The first time I visited Radisson Blu Nairobi, I got the impression that the person behind the interior design of the hotel must have a liking for feathers.
This is because feathers in different colours adorn the walls as you walk towards the ballroom in the hotel, each cluster seemingly brighter than the other.
“I do like feathers, I painted them myself,” confirms Christian Lundwall, interior architect with LWA Architects, the team behind the interiors of Radisson Blu Nairobi and Lagos.
He is a man with a meticulous eye for detail, ensuring each space is utilised and the art work matches with the modern theme evident throughout the hotel.
The Scandinavian interior architect has worked with the Carlson Rezidor Group, the management group behind Radisson and Park Inn among other hotel chains, as well as Starwood and Hilton to design the interiors of multiple projects across the globe.
Eight years ago, he made his first visit to Kenya to the site that would be a high-end hotel in the city. Working with the architects and developers, what he had put on paper began to take shape.
“I draw and have everything custom-made,” he explains. This includes the wallpaper, the carpets and even the art.
For the Nairobi property, Christian explains that he wanted to give the hotel an open feel and use natural light as the main source of light, especially on the ground floor.
When you walk into the hotel, the glass doors open up into a main atrium lit by a skylight roof and glass doors and walls on either side. The centre-piece is a classic white piano with an abstract waterfall behind it.
“I wanted to give the feel that you are outside even though you are indoors,” he explains.
Born 65 years ago to an architect father and a prima ballerina mother, he initially had plans to get into advertising. Along the way, his two close friends got into interior design and he decided to join them.
He set up LWA in Karen, where his Kenya operations are based. As an interior architect, the father of one simply describes himself as a co-ordinator and messenger.
He describes each part of his work in great detail including the carpeting in the conference hall. The design, he says, allows the room - which can be partitioned in to three - to look identical.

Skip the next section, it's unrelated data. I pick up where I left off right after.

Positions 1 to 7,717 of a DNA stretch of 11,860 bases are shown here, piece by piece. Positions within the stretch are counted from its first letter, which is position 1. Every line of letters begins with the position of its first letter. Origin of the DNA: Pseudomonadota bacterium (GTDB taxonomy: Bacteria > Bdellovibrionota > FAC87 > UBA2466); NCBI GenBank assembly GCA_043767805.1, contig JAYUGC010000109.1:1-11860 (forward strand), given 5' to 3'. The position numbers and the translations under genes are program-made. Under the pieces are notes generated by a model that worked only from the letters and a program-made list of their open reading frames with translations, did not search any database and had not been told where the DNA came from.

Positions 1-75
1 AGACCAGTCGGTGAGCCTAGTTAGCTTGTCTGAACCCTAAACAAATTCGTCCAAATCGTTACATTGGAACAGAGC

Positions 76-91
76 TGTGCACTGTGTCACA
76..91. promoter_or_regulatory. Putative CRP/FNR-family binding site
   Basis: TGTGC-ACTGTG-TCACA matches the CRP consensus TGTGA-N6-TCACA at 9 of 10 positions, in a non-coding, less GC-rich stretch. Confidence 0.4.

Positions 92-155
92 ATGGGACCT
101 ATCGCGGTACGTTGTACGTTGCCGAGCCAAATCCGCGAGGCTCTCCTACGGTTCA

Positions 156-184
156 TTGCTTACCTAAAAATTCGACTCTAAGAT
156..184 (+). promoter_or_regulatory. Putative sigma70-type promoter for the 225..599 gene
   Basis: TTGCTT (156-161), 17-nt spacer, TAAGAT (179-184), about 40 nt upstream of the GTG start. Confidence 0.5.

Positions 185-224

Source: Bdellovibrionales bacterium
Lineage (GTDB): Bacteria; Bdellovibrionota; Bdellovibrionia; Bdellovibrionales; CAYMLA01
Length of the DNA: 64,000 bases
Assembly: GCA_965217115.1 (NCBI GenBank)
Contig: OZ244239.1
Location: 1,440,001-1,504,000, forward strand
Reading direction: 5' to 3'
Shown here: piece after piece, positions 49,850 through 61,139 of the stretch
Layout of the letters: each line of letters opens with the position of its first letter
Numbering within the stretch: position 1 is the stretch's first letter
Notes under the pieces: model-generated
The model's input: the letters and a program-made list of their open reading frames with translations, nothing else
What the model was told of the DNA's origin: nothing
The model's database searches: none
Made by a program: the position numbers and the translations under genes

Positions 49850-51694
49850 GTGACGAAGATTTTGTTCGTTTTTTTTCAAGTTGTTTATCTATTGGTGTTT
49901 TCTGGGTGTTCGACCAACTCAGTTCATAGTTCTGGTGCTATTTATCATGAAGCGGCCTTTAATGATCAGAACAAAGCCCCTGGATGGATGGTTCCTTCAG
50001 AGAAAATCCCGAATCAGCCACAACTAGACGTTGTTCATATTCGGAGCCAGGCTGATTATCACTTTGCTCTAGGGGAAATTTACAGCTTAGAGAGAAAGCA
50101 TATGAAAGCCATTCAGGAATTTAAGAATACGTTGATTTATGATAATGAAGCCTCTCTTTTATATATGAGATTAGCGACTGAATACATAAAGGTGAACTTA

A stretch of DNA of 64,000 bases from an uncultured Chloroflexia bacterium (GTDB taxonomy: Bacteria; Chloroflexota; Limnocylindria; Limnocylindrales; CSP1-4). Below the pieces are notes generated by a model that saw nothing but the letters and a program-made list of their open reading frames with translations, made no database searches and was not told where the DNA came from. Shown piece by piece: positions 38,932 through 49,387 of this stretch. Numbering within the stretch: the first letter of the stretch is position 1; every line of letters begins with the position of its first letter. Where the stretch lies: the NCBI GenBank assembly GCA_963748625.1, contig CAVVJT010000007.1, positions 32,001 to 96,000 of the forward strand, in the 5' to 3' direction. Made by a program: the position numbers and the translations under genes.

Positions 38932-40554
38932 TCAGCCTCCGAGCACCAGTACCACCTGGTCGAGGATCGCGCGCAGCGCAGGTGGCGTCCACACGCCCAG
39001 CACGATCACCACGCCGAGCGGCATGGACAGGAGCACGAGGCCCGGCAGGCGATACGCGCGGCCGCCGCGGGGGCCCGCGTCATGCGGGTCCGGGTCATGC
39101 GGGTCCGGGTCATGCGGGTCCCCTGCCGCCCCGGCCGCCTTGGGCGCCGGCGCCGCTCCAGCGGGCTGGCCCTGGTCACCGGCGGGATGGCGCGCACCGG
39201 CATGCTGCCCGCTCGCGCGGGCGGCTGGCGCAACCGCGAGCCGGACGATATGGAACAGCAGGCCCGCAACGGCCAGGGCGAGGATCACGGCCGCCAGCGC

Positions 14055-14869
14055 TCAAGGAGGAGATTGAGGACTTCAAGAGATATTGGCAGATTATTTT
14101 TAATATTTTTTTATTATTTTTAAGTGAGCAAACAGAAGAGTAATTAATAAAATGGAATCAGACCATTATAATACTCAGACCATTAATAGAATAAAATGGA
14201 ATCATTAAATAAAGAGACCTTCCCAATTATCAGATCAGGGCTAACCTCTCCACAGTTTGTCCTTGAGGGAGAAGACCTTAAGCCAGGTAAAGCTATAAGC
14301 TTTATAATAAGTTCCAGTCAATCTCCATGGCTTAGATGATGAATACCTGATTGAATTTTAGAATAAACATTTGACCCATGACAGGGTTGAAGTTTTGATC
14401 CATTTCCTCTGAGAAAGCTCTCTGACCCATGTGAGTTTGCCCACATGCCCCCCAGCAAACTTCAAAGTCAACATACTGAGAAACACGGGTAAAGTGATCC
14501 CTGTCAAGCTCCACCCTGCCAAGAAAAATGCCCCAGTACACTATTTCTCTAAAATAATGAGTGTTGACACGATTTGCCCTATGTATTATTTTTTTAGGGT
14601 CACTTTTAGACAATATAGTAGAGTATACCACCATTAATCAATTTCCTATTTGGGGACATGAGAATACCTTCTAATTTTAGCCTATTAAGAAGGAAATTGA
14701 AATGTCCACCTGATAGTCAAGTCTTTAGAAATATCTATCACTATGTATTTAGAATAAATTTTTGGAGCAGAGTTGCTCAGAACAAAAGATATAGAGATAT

In addition, the motif allows you to know how many seats can fit in the room depending on the spacing and seating design chosen by the client without having to physically arrange the chairs.
The art work, he adds, is locally sourced from different artists and collections including art from African Heritage and sculptures by Kevin Odour.
“We imported some of the décor pieces, though they sometimes get damaged while on transit,” he says.
In one such case, pieces of intricately styled metal pieces for the wall arrived damaged. The team sought out a Kenyan artisan who made them in the limited time that they had to complete the project.
Restaurants pose challenges when setting up, says the Christian. The intricacies include the food, ambience and service. Each determines the layout, colour scheme, theme and décor that will be used.
He planned the designs for the hotel nearly eight years ago, and the costs then and now are very different. The styles also evolve from one year to the next, meaning that the person behind the interiors has to take keen consideration of pieces that are modern yet timeless.
The rooms too are striking from the turquoise carpet to the textured wall paint. The design for the wall was doneby Christian and his team alongside local interior outfit Classic Moulding, who provide personalised and custom made paints for individual and commercial projects.
According to Christian, he was fascinated by the paint and it came at a much lower cost than importing the wallpaper that was initially supposed to be used.
One of the little knacks that stands out in the suites is the bathtub with a glass partition into the room. This means you can enjoy watching telly or enjoy the natural light in the bathroom while still in the tub or close the blinds for privacy.
He imported fully computerised lighting from Germany, which he says in addition to the natural lighting, dramatically reduces the electricity costs.
He says, if you want to see the real extremes in hotel construction and design, Dubai and London would be where you will see it all.